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UK Labour leader starts landmark conference with vote blow
[BRIGHTON] New Labour leader Jeremy Corbyn failed to force a vote on the totemic issue of Britain's nuclear deterrent programme Trident as the party opened its annual conference on Sunday.
The 66-year-old, whose rise has been likened to Spain's Podemos and Greece's Syriza, won the leadership campaign after energising the party's grassroot membership, but could be set for a stormy conference debut as he confronts a divided party in Brighton, south England.
He faces battles with many of his parliamentarians on key issues, including Trident, the European Union, Syria, and welfare reforms.
His most fierce critics are centrists loyal to the "New Labour" project of former prime minister Tony Blair, but it was his supposed allies - the unions and general members - who scuppered his bid for a binding vote on Trident on Monday.
Centre-left newspaper the Guardian called it a "severe embarrassment" for the new leader.
Pacifist Corbyn, who is against renewing the programme, is at odds with members of his shadow cabinet over the issue, including deputy party leader Tom Watson.
He played down fears of a high-level rift on Sunday, and hinted that he could allow the shadow cabinet to remain split on the issue.
"We are going to come to an accommodation of some sort," he told BBC television.
However, shadow justice secretary Richard Faulkner said that the party "needed ultimately... to put a prospectus to the British people".
New member Owen Findlay, who was inspired to join by Mr Corbyn's victory, said he was disappointed by the non-vote, telling AFP the party needed to send "a clear signal" on the issue.
Earlier in the day, party moderates spoke out against Mr Corbyn during a fringe event for centre-right faction LabourFirst.
Former shadow minister Rachel Reeves told centrists that "we will be back" while Richard Angell, the director of reformist group Progress, was cheered as he said "we need to rally against the Trots (Trotskyite leftists)".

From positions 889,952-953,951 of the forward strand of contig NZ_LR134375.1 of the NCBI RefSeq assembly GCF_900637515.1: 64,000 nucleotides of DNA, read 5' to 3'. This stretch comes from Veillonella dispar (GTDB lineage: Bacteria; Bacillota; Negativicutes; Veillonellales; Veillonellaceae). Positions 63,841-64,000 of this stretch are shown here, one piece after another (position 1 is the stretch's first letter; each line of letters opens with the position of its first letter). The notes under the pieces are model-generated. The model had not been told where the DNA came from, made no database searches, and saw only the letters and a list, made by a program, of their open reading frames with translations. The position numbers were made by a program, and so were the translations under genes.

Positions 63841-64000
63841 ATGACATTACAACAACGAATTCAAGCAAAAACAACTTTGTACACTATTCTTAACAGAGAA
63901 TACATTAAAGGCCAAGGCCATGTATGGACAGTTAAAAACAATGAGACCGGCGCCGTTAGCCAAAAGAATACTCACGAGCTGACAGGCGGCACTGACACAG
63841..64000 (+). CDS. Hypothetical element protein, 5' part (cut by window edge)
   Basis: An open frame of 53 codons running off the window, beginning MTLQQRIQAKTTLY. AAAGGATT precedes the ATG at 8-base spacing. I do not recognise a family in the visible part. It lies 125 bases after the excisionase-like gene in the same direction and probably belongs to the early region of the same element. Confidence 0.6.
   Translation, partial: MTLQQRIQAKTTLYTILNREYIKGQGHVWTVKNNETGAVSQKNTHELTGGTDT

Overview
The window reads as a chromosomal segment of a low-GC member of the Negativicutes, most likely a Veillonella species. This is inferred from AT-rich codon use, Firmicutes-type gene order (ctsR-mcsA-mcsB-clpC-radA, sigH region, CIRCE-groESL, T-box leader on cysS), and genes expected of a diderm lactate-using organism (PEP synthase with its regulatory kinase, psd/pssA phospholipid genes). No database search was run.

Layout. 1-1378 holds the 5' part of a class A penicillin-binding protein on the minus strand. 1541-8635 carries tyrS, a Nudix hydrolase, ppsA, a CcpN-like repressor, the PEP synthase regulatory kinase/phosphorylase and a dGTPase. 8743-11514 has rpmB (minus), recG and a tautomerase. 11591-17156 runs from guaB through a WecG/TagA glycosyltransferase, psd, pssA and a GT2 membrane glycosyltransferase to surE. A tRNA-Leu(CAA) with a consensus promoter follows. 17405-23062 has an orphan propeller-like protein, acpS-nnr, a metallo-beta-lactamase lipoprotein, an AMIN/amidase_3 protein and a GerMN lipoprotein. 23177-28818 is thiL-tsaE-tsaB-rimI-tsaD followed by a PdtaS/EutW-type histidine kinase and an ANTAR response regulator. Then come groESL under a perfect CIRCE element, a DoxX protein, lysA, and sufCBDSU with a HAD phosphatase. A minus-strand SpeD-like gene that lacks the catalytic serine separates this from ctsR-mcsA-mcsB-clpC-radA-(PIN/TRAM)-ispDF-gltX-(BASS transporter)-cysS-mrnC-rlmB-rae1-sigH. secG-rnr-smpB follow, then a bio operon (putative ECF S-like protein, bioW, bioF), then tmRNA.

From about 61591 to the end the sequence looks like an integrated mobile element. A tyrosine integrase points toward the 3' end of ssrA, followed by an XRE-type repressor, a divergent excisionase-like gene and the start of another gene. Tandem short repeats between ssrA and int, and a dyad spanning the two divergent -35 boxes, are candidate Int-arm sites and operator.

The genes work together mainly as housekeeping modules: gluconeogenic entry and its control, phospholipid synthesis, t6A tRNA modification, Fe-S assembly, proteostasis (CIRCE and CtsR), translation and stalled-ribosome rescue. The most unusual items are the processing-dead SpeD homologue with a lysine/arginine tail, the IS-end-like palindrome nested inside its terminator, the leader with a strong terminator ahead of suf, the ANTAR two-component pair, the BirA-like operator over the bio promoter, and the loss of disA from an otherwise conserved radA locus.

'DON'T DO PERSONAL'
All eyes will be on Mr Corbyn when he makes his keynote speech on Tuesday, where he is expected to shun the usual conventions.
"I don't do a lot of personal," he told The Observer newspaper, revealing that he wouldn't appear on stage with his wife or talk about his upbringing. It is also likely to be much shorter than recent speeches.
"I doubt he's looking forward to the leadership speech, he's not a great orator," former Blair policy strategist John McTernan told AFP.
Members will be keen to hear Mr Corbyn clarify his position on the European Union.
Long critical of the EU, Mr Corbyn recently said he would likely campaign for Britain to remain within the 28-member bloc in a referendum planned before the end of 2017.
Sunday will also give a chance for legions of new members to get their first taste of conference.
The party has welcomed around 150,000 new members since the leadership vote was thrown open to the public, and their resounding endorsement of Corbyn is something the new leader hopes to harness as he tries to win over dissenting MPs.
The leader said he wants to alter the way Labour decides its policies, allowing more direct involvement with rank-and-file supporters and diluting the power of the party's parliamentarians.
Mr Corbyn has been repeatedly challenged since becoming leader over some of his more radical positions from his three-decade parliamentary career.
The conference had barely kicked off when Mr Corbyn was questioned over his 1984 decision to invite members of Sinn Fein - the political wing of the Irish Republican Army - into parliament.
The invitation came weeks after the paramilitary group bombed Brighton's Grand Hotel, one of this year's conference venues, in an attempt to kill then-prime minister Margaret Thatcher.
"The violence was wrong on all sides and I have said so all along," Mr Corbyn told the BBC.
"My whole point was if we are to bring about a peace process, you weren't going to achieve it by military means." He was also forced to defend shadow finance minister John McDonnell's calls for an "insurrection" to overthrow the government, that were made in 2012 and which resurfaced in The Sunday Telegraph newspaper.
"Is John in favour of insurrection? No he's not - it was a colourful use of words," he said.